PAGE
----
Thermal Design For Reusable Hypersonic Vehicles (RHV)


What if you could fly from Mumbai to New York in just 2.5 hours? If manned hypersonic flights were a reality, you wouldn’t have to spend about 18 long hours in a cramped aeroplane! Research works led by Prof. Shripad P. Mahulikar from the Aerospace Department, Indian Institute of Technology Bombay (IITB) are contributing to setting up a foundation to make hypersonic aeroplane design a reality. The researchers have proposed changes to the aircraft geometry to address the problem of heating of the body at the extremely high speed.

Hypersonic aeroplanes, meaning aeroplanes that fly several times faster than sound,  are the ‘next-big-thing’ in space and military aerospace research across the globe. For example, the company Space-X has announced its plans for building hypersonic reusable launch vehicles and China has successfully tested hypersonic missiles. Russia and USA have full-fledged hypersonic research programs underway.

“Reusable Hypersonic Vehicles (RHVs) are promising low-cost candidates for future space missions”, remarks Prof. Mahulikar. “The future of space missions will be based on the cost reduction for a kilogram of payload (satellite) launched”, he says, adding that this can be achieved by the Single-Stage-to-Orbit (SSTO) RHVs. These vehicles are ‘fully-reusable’ as they reach the intended orbit without expending their hardware. “The future of military missions will also get a boost with hypersonic attack vehicles that can achieve their offensive mission with an unprecedented surprise element due to the high speed”, says Prof. Mahulikar.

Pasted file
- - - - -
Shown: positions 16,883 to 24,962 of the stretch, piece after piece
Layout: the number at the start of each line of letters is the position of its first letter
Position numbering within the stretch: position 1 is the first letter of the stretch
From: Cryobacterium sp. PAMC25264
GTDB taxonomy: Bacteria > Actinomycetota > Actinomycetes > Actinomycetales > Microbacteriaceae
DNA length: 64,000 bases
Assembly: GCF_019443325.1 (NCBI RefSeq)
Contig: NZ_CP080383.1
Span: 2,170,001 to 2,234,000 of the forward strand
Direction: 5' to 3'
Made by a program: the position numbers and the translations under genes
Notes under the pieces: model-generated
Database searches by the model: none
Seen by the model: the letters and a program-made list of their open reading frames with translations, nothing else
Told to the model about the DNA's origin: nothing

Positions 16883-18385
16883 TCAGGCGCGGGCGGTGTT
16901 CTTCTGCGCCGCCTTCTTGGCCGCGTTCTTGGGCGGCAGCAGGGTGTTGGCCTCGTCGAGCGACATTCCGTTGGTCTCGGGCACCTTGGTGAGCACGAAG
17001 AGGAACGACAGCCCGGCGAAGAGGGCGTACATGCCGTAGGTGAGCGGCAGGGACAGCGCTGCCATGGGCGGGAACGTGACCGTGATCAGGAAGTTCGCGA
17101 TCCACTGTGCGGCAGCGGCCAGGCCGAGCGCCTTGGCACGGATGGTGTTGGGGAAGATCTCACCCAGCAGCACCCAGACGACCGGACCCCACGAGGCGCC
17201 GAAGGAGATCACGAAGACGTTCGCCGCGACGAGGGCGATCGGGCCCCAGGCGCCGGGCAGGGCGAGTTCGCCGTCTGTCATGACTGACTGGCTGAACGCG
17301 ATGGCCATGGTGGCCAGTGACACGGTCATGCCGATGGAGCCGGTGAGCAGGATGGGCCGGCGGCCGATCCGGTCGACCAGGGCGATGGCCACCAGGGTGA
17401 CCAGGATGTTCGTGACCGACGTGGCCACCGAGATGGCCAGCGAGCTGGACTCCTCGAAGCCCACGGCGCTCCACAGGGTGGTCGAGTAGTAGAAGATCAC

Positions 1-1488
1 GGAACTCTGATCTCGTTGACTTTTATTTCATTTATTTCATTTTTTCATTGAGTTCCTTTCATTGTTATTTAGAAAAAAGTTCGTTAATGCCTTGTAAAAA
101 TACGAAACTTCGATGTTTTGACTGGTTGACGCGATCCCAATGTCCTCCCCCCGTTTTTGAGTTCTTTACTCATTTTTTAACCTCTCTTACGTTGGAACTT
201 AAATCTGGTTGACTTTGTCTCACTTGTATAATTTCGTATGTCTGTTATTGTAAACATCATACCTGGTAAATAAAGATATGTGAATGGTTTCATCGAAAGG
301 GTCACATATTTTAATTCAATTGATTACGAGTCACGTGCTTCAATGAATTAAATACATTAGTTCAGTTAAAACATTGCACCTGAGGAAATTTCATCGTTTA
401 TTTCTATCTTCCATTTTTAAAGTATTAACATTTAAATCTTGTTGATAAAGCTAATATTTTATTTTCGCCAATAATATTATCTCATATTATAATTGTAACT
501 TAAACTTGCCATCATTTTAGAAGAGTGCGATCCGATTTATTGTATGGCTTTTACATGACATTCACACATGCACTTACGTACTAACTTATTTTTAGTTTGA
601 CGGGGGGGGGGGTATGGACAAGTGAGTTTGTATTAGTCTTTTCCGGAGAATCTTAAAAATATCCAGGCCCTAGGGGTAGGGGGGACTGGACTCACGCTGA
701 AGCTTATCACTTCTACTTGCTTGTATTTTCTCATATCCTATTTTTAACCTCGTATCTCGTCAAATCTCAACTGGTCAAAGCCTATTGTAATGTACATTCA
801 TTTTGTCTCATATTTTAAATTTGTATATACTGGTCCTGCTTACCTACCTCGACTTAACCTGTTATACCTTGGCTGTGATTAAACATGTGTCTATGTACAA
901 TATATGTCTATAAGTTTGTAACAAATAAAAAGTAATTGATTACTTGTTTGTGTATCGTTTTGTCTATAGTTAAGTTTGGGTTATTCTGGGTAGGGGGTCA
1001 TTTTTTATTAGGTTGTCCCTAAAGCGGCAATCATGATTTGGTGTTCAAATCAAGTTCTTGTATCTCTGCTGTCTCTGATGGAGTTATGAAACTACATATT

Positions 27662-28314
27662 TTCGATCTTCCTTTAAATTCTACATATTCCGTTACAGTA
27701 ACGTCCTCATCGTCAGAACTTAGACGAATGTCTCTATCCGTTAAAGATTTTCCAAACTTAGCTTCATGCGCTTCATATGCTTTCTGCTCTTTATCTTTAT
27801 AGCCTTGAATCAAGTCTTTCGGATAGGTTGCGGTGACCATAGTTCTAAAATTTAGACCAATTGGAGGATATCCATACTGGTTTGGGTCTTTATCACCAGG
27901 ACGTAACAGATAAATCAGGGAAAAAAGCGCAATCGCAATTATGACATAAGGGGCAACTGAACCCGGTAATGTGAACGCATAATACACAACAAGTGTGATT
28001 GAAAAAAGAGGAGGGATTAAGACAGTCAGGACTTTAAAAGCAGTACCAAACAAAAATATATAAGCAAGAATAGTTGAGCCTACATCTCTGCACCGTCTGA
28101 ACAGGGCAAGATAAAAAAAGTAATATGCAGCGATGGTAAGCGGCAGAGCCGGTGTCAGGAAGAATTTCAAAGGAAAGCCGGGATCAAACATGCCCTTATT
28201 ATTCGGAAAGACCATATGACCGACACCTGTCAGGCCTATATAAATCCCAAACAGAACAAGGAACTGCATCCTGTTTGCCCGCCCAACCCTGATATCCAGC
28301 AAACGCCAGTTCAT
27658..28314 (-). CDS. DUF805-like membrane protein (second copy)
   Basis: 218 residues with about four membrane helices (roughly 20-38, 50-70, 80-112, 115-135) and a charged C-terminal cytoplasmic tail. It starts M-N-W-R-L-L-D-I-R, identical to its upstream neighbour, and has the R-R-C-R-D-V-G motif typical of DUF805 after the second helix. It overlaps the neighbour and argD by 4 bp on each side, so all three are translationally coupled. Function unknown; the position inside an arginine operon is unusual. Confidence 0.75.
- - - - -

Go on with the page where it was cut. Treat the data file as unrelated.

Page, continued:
The RHVs fly at enormous speeds (more than 6000 kmph) which is greater than five times (known as Mach 5) the speed of sound and at a typical cruise altitude exceeding 35-km! In comparison, currently operational long-distance commercial aeroplanes such as the Boeing-747 are subsonic, and cruise at about Mach 0.8 (less than 1000 kmph) at a cruise altitude of about 11-km.

There are unprecedented challenges in designing such RHVs due to the high speeds. To achieve hypersonic speeds, these planes need specialized engines, efficient management of the heating due to the air resistance, and changes to the configuration design of the aircraft. Prof. Mahulikar’s basic research findings on, “Aerothermal Considerations in Configuration Design of RHVs”, provides clues and insights into cracking some of these challenges.

Hurdles to flight at hypersonic speeds

The air-flow over an aircraft creates an aerodynamic drag force which resists the aircraft’s forward motion. Aircraft wings are designed to minimise the air-drag which reduces the fuel consumed. Aircraft designers modify the aircraft geometry to achieve this with insignificant repercussions to its weight.